Circadian Rhythm in Intrinsic Heart Rate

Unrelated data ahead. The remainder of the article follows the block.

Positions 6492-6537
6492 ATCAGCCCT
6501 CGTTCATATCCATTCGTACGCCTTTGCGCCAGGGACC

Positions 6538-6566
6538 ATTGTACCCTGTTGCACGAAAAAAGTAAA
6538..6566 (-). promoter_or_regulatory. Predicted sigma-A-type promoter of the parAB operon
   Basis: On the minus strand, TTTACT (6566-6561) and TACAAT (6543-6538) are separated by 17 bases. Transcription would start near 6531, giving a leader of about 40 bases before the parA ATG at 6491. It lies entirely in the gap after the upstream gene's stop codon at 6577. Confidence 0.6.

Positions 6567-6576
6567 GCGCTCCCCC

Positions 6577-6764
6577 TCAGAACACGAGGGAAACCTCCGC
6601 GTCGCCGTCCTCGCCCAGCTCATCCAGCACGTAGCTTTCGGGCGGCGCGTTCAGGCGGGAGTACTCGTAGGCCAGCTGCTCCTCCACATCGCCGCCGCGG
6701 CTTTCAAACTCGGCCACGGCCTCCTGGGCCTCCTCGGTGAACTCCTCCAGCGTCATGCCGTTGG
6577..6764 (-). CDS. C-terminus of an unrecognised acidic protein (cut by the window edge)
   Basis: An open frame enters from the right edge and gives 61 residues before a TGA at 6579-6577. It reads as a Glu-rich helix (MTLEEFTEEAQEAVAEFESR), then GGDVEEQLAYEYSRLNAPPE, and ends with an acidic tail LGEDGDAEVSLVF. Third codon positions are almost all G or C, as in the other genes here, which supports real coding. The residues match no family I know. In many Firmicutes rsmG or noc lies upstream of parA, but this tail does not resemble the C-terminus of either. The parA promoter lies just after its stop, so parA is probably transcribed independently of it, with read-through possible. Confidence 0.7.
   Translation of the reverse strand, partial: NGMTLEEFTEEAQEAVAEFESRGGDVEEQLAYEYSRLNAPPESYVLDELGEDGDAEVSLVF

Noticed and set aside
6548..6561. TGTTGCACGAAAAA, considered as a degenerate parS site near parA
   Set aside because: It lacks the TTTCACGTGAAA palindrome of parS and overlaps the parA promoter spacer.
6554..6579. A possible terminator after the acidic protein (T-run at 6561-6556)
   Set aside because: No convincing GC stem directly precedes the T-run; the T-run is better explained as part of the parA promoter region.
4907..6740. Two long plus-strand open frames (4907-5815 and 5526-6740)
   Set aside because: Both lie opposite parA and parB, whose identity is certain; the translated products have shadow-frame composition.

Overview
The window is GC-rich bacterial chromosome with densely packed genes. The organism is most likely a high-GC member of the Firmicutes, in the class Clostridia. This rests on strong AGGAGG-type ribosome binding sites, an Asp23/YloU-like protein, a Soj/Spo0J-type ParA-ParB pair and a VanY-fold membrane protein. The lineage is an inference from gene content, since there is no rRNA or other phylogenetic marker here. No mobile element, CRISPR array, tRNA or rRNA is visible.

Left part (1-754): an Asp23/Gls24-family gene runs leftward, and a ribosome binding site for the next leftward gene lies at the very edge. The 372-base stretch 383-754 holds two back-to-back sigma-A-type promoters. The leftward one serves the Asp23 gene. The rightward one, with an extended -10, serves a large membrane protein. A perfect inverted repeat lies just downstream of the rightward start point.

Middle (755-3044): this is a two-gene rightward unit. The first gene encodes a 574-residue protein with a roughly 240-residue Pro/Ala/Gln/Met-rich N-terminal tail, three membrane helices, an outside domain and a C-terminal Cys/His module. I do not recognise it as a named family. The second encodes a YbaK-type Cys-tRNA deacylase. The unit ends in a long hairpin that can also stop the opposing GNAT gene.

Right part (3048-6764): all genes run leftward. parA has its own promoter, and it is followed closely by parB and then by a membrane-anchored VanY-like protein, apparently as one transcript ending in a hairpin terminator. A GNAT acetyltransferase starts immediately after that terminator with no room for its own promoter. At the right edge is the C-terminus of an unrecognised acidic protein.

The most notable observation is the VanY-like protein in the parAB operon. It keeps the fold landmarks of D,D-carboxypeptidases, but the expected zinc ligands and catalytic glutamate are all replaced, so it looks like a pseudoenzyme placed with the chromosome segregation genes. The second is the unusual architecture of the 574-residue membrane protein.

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Heart rate (HR) as well as adverse cardiac events (i.e. myocardial infarction, arrhythmias, stroke, and sudden cardiac death) show circadian patterns. Circadian HR fluctuations are traditionally thought to be controlled by the autonomic nervous system (ANS). However, recent studies have concluded that diurnal HR variation arise from intrinsic remodeling in SA node. To re-examine the mechanisms controlling circadian HR fluctuations, we performed surface electrocardiographic recordings (sECG) at 4 time points per day (ZT0, ZT6, ZT12 and ZT18) in CD1 mice that had been anesthetized in order to eliminate the potential confounding effects of activity on daily HR variation. We found that unconscious mice still showed diurnal HR fluctuation with peaks of HR in the dark period (ZT 18) and HR troughs in the light period (ZT 6). The amplitude of circadian HR fluctuations was reduced by ~2/3 by blockade of the cardiac parasympathetic nervous activity (PNA) with atropine while being reduced by ~1/3 by blockade of the cardiac sympathetic nerve activity (SNA) with propranolol. Complete ANS block abolished entirely the diurnal HR fluctuations. To assess the contribution of activity to diurnal HR fluctuations we also analyzed HR in telemetrized sedentary mice which showed, unexpectedly, nearly identical amplitudes of HR fluctuations to anesthetized mice. On the other hand, after mice were given access to running wheels for 1 week, the circadian HR amplitudes increased by ~150%. Conclusion: HR fluctuation requires the ANS even in the absence of physical activity with a 2:1 proportion of parasympathetic versus sympathetic control of circadian rhythm in basal HR. These results highlight the importance of taking experimental time of day into consideration when assessing HR responses to treatments and drug administration in anesthetized mice.